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United States Department of Agriculture

Agricultural Research Service

Research Project: Technologies for Detecting and Determining the Bioavailability of Bacterial Toxins

Location: Foodborne Toxin Detection and Prevention Research

Title: Translocation of botulinum neurotoxins and associated proteins across intestinal epithelial cells(Abstract)

item Lam, Tina
item Stanker, Larry
item Cheng, Luisa Wai Wai

Submitted to: Meeting Abstract
Publication Type: Abstract Only
Publication Acceptance Date: 3/16/2013
Publication Date: N/A
Citation: N/A

Interpretive Summary:

Technical Abstract: Botulinum neurotoxins(BoNTs)secreted by Clostridium botulinum are some of the most poisonous toxins in nature and considered to be major bioterrorism threats. To date, seven BoNT subtypes (A to G) have been identified. When secreted from bacteria, some BoNTs associate with a non-toxic, non hemagglutinin protein and hemagglutinins(neurotoxin associated proteins or NAPs)forming large complexes. NAPs have previously been shown to shield BoNT from the low pH and digestive environment of the gastrointestinal tract and promote holotoxin crossing of the intestinal epithelia. Ingested BoNTs must cross the intestinal cell barriers before reaching the blood circulation and on to their target peripheral cholinergic neurons. It is still unclear how these large BoNT complexes traverse the intestinal epithelial barriers and whether they remain as large complexes while they do so. Here, we monitored the transit of BoNT holotoxins and NAPs in vivo and through Caco2 cells over time. When Caco2 cells were exposed to either BoNT/A or BoNT/B complexes, BoNT was detected inside cells beginning at two hours. Holotoxin transit was slower beginning at four hours indicating that although toxin alone is sufficient for entry, the presence of NAPs enhanced the rate of entry. Understanding the uptake of these toxin complexes will aid in the development of new measures designed to prevent oral intoxication.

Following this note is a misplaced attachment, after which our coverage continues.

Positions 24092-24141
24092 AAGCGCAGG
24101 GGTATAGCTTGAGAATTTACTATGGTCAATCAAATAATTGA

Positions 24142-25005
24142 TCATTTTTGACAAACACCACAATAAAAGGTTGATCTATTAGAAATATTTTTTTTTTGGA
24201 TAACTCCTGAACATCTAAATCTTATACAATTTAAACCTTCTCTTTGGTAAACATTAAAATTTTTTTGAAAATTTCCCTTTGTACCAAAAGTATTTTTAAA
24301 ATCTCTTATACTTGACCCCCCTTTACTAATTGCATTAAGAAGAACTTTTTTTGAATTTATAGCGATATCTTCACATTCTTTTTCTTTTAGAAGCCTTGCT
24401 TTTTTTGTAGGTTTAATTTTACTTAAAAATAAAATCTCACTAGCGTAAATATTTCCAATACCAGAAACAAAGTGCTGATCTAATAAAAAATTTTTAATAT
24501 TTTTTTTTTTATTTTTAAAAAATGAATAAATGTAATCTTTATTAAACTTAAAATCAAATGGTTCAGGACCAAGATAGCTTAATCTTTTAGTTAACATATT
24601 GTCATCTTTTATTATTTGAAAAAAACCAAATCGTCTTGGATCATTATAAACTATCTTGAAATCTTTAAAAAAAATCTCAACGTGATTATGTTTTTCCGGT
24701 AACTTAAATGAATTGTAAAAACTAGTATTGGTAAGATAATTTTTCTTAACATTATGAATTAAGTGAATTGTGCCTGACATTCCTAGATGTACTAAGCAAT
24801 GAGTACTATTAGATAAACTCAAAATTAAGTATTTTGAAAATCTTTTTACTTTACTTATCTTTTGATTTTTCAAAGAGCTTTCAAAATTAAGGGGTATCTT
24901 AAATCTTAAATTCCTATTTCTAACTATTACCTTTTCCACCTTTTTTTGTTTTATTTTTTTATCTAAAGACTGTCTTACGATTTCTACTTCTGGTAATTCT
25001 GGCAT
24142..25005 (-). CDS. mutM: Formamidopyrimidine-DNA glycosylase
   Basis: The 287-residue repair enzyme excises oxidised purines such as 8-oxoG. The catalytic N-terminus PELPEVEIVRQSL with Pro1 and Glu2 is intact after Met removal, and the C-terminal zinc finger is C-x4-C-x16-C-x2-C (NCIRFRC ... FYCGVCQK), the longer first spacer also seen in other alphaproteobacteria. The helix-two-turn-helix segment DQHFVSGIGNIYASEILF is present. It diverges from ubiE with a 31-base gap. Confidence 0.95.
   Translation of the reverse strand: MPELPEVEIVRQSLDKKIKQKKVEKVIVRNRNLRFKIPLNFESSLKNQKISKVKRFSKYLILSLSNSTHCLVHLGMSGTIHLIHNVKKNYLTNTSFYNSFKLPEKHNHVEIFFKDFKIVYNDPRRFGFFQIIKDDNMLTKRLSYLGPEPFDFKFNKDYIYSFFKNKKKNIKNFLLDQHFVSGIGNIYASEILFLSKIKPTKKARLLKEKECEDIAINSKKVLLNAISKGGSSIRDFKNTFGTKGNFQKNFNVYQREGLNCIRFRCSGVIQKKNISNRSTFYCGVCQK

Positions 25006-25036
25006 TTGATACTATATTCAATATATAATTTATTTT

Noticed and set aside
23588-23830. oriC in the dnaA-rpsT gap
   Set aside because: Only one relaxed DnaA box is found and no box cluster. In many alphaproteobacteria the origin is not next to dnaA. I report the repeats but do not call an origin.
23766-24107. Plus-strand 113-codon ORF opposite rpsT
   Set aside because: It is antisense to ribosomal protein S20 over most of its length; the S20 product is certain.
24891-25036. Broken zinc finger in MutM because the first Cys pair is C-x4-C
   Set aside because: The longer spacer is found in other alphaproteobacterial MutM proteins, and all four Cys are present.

Last Modified: 10/17/2017
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